Base salaries and contributions to profit sharing trust accounts;
Cash profit sharing awards, such as EOCPS awards to our NEOs; and
Long-term equity awards, such as PSUs and RSUs granted to our NEOs.
Each element of our compensation programs possesses characteristics intended to motivate our NEOs and other employees in different ways. We believe that coordinated compensation elements work best to help us to retain their services and to motivate them to achieve results that increase stockholder value.
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2020 Base Salaries
A NEO’s salary is a fixed minimum amount for his or her time invested in performing the functions of the job. Salary alone, however, does not provide performance opportunity for the NEO to earn additional compensation or incentivize increasing stockholder value over time. Our NEOs’ salaries are generally determined by the CLDC based on historical salary levels for their respective positions, current compensation for similar positions at our peers, changes in the NEOs’ responsibilities and cost of living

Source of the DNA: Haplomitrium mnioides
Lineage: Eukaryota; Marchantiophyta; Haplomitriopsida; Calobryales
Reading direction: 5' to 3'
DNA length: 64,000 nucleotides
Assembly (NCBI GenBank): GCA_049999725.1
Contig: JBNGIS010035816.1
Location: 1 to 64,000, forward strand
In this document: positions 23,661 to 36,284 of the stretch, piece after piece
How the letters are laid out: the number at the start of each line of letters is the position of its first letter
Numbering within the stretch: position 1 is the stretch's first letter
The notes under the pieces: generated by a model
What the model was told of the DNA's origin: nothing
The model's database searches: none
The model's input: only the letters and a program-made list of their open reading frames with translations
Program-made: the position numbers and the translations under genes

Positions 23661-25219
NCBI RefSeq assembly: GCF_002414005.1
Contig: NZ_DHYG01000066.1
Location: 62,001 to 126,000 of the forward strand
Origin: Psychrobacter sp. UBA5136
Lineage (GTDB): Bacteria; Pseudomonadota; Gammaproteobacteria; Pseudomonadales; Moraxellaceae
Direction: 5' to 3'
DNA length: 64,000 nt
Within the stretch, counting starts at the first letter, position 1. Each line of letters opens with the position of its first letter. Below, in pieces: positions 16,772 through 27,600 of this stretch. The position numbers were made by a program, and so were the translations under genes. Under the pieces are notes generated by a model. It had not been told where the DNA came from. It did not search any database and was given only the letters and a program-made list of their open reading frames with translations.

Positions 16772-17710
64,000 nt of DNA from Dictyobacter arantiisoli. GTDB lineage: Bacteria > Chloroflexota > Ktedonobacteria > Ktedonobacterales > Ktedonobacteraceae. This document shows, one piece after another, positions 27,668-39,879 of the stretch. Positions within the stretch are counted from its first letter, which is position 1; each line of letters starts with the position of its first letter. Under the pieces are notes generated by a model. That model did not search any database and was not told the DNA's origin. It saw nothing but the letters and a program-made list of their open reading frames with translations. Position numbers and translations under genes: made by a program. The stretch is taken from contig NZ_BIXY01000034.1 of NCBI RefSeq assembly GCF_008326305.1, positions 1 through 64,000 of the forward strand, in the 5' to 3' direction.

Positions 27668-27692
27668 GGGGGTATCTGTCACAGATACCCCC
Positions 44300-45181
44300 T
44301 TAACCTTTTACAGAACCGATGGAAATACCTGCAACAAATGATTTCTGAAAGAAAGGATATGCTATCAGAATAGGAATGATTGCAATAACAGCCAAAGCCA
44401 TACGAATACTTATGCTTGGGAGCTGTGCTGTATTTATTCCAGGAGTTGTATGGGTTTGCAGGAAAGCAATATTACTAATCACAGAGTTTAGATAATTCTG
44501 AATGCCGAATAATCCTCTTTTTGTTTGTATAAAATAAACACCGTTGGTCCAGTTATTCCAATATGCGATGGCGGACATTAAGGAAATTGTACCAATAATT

adjustments. Based on its review of the NEOs’ base salary rates and the market data provided by the compensation consultant, the CLDC decided to increase the salary rates for the NEOs by approximately 2-6%. These increases were provided specifically as a result of peer data and employee performance. The table below sets forth the NEOs’ respective 2019 and 2020 annual salary rates, reflecting these changes:
2019
Annual Salary
2020
Annual Salary
%
Increase
Karen Colonias, President and Chief Executive Officer
$775,000
$800,000
3.2
Brian J. Magstadt, Chief Financial Officer and Treasurer
$500,000
$515,000
3.0
​Roger Dankel, President of North American Sales, Simpson Strong-Tie Company, Inc.
$460,000
$470,000
2.2